But here's what you may not realize:even if your son never, ever meets someone who does not speak English, there are a host of other skills that he is honing by participating in Spanish class.
|The Partnership for 21st Century Skills, without knowing it, |
kind of sums up why everyone should learn a language.
You know those blogs he writes each week in Spanish? The very simple ones where he talks about his hobby and looks up practically every word? Think about how simply he is having to express himself, how carefully he is having to choose his words and his phrasing. Imagine how that will carry over into his expression in his native language, knowing now how to work his way around what he wanted to say in the most straightforward way possible.
"I hadn't thought about that!" said I. Parent. "I have always thought that they should be spending more time getting better at using their own language first before worrying about learning another. Like spelling: Junior needs some serious help with his spelling."
I've got you covered there, too, Señor! Why, just today, students were trying to find the Spanish equivalent of a set of vocabulary related to their app creation projects--a veritable cornucopia of 21st century learning in itself, what with the technology, project management, and cooperation skills involved! Junior was stumped on the word for "dehydration," so we went back to the Greek root for water in the word, hydra, and discussed the spelling differences one might expect in Spanish, with a little talk of prefixes as well. And all of the Latin-based goodness of the rest of the language helps not only with spelling but with preparation for SAT analogies questions!
"That does make sense!" No-Longer-Incredulous Sr. replied."Thank you for helping me see the point to learning Spanish."
Aside from a bit of poetic license, this is essentially an actual conversation I had with a parent recently, and the timing is excellent. Not only is it about time for me to assemble and finalize my Product of Learning for my Master's work, but the latest assignment for my last Spanish course of the program is to persuade a district to reinstate a previously cut language program.Oh, and it's between the language program and the music program. I am to employ logos, pathos, ethos,and kairos to make my point, meaning I need not only studies and statistics (for which I think ACTFL has my needs covered), but also stories like Señor Incredulous Parent's to tug at the ol' heartstrings.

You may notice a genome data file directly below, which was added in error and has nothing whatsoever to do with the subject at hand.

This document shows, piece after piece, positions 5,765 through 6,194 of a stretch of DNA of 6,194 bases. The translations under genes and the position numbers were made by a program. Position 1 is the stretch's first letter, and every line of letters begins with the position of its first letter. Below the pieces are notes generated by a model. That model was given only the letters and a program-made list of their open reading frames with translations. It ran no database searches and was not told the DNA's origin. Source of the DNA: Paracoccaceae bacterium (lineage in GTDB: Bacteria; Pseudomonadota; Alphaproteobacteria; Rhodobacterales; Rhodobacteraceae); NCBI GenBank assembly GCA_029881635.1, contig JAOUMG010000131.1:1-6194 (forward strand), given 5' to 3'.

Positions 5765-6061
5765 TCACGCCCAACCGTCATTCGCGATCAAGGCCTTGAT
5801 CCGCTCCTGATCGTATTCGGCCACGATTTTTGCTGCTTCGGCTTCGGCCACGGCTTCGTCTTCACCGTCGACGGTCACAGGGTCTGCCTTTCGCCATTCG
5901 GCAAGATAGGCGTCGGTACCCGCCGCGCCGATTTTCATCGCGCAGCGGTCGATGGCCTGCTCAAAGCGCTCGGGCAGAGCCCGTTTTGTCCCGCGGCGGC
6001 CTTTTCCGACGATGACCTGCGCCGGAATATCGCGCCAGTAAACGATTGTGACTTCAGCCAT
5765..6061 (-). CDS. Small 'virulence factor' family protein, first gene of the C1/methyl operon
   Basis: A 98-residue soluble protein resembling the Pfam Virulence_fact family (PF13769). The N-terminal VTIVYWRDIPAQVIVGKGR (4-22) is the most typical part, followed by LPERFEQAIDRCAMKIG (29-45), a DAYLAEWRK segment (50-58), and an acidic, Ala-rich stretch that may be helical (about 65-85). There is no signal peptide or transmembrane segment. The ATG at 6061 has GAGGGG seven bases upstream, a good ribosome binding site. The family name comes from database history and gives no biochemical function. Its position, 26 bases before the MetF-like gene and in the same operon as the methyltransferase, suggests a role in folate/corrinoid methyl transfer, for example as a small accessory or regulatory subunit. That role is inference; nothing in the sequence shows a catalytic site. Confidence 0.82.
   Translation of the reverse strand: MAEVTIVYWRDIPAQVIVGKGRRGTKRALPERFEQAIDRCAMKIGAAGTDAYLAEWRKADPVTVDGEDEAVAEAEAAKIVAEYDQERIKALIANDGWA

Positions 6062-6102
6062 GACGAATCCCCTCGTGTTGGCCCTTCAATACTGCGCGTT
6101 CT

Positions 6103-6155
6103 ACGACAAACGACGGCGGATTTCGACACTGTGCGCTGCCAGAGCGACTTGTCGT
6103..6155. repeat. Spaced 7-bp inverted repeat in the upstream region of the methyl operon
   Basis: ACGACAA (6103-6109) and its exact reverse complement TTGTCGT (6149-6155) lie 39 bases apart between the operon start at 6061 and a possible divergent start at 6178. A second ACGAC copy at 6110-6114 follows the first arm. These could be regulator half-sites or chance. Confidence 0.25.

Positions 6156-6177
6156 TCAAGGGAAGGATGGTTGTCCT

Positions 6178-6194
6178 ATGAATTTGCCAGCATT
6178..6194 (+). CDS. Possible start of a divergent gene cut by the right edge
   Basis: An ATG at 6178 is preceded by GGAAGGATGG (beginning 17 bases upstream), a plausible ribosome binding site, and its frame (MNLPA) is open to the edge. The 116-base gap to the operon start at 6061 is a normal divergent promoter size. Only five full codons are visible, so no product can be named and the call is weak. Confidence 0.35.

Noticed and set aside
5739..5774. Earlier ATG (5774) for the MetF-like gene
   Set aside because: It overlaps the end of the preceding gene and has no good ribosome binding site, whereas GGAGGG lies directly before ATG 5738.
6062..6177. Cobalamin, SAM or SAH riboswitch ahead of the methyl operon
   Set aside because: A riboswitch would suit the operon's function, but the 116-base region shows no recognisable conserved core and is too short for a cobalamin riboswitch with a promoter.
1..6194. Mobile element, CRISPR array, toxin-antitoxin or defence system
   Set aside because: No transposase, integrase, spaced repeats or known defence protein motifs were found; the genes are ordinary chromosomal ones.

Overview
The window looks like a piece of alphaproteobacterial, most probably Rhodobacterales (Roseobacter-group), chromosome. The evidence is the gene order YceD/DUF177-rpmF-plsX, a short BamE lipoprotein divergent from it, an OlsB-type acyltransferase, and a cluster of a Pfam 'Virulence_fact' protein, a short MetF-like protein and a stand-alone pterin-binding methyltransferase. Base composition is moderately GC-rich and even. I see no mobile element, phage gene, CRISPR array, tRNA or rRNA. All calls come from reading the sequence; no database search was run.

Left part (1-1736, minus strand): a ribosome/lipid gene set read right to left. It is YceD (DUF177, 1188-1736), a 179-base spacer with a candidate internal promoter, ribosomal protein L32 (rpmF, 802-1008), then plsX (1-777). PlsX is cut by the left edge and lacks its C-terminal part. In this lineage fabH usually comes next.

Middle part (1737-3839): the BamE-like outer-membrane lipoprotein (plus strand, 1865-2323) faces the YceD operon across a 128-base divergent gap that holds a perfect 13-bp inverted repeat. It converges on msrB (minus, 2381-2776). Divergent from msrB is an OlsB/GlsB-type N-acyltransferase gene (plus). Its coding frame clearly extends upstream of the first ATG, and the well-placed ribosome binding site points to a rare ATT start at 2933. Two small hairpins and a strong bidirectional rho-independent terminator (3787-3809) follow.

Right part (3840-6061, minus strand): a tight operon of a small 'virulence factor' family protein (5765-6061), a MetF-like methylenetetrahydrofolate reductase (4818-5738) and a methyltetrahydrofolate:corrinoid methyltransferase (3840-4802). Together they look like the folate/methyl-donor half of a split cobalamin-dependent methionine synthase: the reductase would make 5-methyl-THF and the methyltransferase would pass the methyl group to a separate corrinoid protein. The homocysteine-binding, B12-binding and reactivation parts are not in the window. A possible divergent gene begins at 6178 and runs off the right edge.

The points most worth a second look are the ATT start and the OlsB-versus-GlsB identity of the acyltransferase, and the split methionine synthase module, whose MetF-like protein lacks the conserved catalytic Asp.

Sometimes I think we go about it all wrong, convincing people that language is worth it. We cite studies about Alzheimer's and global economy, but what people really want to know is what good will it do me or my kid now? The people we have to convince that language learning is for everyone probably have more pressing concerns than how sharp their minds will be at 80 and their chances of getting a job as an international jet-setter. And they may somehow avoid having to communicate with people who speak no English. They need to hear that learning a language makes them better at things that matter to them, that they will see results even before graduation.
I estimate that on the "Framework for 21st Centuy Learning" put forth by the Partnership for 21st Century Skills, language learning directly addresses 3 out of 3 "Learning and Innovation Skills," 3 out of 3 "Media, Information, and Technology Skills," and 5 out of 5 "Life and Career Skills" if delivered effectively. There is a point to learning a language, for everyone, and it is not just travel or test scores or job opportunities. Learning a language is about perspectives and communication, failure as a learning tool, analysis and connections, clarification and shared communication. It is about accessing and evaluating information, influence and effective expression. It is about negotiation of meaning, goal setting, interaction, and participation.
The NC Department of Instruction head-of-all-things-world-language asked me, years ago, "Don't you think everyone needs to learn a language?" At the time, I was not so sure. I thought it was just a fun thing for the linguistically minded. I could pay lip service to it being a sort of key to academic and occupational success from random statistics I'd heard too. But after talking with Mr. Incredulous Parent, I can finally say I do believe, that there is not just a point but a power in learning Spanish, in learning any new language.